Me

Well if you want to take a sample of one, then I agree. I’m not the sole problem. But Swift isn’t doing that necessarily either. Those images are being utilized by the market, a market that is gearing particularly to males and which understands women will have no choice but to follow along with, it’s just a highly complicated form of fetishism of the female body, utilized and marketed to the appetites of male culture. You’re just sitting on the opposite end of the contradiction.

CP

Yeah. The winning side. Look. If you want to be a self-hating male, go right ahead. If Taylor Swift really wants to make a difference for women, especially young girls, maybe she should stop taking meretricious selfies and making cutesy, tootsy smiley faces and goofy looks and try to change the fucking world. She’s part of the problem.

Me

But aren’t you, too?

CP

Excuse me? I don’t have time for this bullshit.

Me

But you acknowledge the problems of inequality and the objectification of women in contemporary society, and yet you are claiming that the construct (or those who benefit directly from it) has no responsibility, but the burden of change rests on the shoulders of those who suffer. You’re not blaming the victim here? How can a society which is the cause for women’s alienation, the one that creates the callous paparazzi culture and renders the female body merely a tool for further exploitation not be at least partly responsible?

CP

Well men can be thrown into the meat grinder, too.

Me

Sure.

CP

Well then there you have it. Males are just as vulnerable to the market as women. So why in the hell is it their fault? Why can’t women work together and get past the sexualized market system?

Me

Because the market is devised to benefit men, not women. Sure, sometimes men become vulnerable, too. That’s not being disputed here. What’s being disputed is whether or not it is fair to hold women to a standard that disregards factors that add up to the disparity they deal with. Couldn’t the loss of solidarity women feel today be just as likely due to advancements of technology that lead to a “socialized” autonomy in which everyone is focused on themselves through the “sharing” market? Everyone can share their pictures, opinions, even labor time, they can all become friends with anyone in the most remote sense with the click of a button. Couldn’t that mixed with a further expanding neoliberal political economy, libertine social atmosphere, and all the while a continued industry that panders to the most basic impulses of men, couldn’t all of that contribute to the isolation and fear women feel in society? Isn’t that completely out of Taylor Swift’s control?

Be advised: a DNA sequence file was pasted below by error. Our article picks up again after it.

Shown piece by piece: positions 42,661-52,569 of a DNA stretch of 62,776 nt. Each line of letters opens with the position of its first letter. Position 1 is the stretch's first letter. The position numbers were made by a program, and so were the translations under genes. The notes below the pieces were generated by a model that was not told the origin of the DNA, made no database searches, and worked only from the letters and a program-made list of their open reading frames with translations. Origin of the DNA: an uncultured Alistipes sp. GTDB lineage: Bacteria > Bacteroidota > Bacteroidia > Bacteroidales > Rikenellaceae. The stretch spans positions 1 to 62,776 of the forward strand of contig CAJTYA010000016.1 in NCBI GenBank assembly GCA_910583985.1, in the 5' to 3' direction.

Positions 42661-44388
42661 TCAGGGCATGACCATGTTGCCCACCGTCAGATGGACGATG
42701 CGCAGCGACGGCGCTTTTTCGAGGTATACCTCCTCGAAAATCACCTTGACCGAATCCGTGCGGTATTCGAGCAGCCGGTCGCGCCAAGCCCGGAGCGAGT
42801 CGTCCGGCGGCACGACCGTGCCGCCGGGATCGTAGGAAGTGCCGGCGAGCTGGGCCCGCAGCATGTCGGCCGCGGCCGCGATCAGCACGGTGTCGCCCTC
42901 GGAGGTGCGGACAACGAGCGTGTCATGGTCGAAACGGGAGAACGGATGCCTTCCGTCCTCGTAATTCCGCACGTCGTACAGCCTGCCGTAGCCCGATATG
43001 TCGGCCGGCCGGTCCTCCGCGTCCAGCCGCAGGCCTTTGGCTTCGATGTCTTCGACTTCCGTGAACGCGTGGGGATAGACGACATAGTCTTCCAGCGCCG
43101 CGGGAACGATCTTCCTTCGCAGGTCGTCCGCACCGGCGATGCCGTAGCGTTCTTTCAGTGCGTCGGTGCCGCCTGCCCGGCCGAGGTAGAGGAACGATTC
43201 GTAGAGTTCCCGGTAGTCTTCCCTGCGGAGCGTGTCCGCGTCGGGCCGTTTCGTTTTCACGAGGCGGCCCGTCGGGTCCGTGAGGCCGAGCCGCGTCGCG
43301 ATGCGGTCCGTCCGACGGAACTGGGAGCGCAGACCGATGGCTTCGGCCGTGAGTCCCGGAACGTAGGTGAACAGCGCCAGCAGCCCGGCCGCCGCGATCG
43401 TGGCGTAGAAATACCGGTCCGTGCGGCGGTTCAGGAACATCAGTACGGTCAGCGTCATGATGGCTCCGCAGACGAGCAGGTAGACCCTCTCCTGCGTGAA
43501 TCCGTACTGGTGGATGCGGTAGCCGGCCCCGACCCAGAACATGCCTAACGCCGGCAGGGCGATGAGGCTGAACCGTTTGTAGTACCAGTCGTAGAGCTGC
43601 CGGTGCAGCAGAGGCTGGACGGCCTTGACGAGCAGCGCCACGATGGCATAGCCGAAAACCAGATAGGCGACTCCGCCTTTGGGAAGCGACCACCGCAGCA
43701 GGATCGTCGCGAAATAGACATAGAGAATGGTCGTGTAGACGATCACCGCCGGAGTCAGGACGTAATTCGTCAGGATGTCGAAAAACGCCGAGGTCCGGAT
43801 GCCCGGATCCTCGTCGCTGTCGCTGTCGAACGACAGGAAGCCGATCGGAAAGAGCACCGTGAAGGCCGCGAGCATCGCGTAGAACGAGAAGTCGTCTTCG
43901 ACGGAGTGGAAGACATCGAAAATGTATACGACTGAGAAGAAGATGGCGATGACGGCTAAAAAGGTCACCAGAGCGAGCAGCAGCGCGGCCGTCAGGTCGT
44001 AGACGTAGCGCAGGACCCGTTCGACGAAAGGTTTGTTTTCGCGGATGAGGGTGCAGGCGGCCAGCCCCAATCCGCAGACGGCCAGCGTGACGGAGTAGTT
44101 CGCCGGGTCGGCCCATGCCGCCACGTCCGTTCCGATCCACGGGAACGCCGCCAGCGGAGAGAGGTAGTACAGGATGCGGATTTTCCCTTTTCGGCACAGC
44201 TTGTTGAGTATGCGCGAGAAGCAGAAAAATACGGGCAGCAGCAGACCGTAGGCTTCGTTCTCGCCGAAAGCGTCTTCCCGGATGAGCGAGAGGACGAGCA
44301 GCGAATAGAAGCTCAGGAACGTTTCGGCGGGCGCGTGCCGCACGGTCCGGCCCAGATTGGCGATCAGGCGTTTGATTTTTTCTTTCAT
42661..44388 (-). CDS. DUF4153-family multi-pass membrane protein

CP

It’s not her fault! Fuck. But she and all her other gal pals need to understand that they need to push past the superficial dilettantism they are promoting with their absurd social media bourgeois bullshit! It’s all bullshit. They aren’t doing anything to help the cause in any genuine, sustainable fashion. Fuck. Can’t you get that? How is liking a photo on Instagram going to combat the paparazzi culture? It just enables the fucking people to want more, you just cut out the middlemen in that instance. That’s about it. But that’s not enough. Why can’t you get that? Why is that so hard? She is supporting a jejune point-of-view that says [in a poorly constructed Valley-Girl Taylor Swift voice]: Look at me doing this little cutesy thing with this other Amazonian goddess, aren’t we cool? Isn’t this just like the coolest? Feminism, y’all! We’re fighting the totems of oppression one selfie at a time! Are you joking? Come on. Get real. She leaves her point void by virtue of this crude, thoughtless act.

Me

Isn’t that exactly what you did with the Nazi Barbie comment, though?

CP

Oh give me a break! It was a 1000-word opinion piece and everyone picked up and ran with two goddamned words. Two! Out of a thousand.

Me

Yeah, but your larger point was lost by the fact that everyone honed in on Nazi Barbie. Any point you were making, no matter how partially valid, got lost by that incredibly facile, offhand comment. Swift might be guilty of promoting silly publicity campaigns to better improve her career and ultimately not be aiding the women’s movement. But so are you.

CP
I’m not going to sit hear and get lectured by some lame, stupid self-hating popinjay. You don’t get it. I’m rock ‘n’ roll. I’m rock ‘n’ roll, and you’re easy-listening crooner bullshit. You just don’t get it. Come out of your shell and join me in the chaos, baby.

    And then she hung up.

***

    I walked out of the theater. It was dark, and cold, snow began to fall as evident in the thin layer coating the ground. So I pulled up my collar and zipped my jacket. The marquee shined in glorious purple, pink, and yellow neon. The black text read against the florescent white: NAZI BARBIE: THE MOVIE.

It wasn’t as bad as everyone was saying. The Rotten Tomatoes score was hovering around 14%. The plot was indecipherable, something about an evil group of “Party Poopers” trying to stop Nazi Barbie and her friends from throwing the greatest Nazi Party that could have ever been had. At least there were some character motivations, but each scene really seemed to set up another shameless corporate shill. I wanted to think about it all properly, but it was late and I was tired.

All I managed was to recall what I saw in the credits: Directed by Michael Bay. Written by Camille Paglia. “Bad Blood” by Taylor Swift.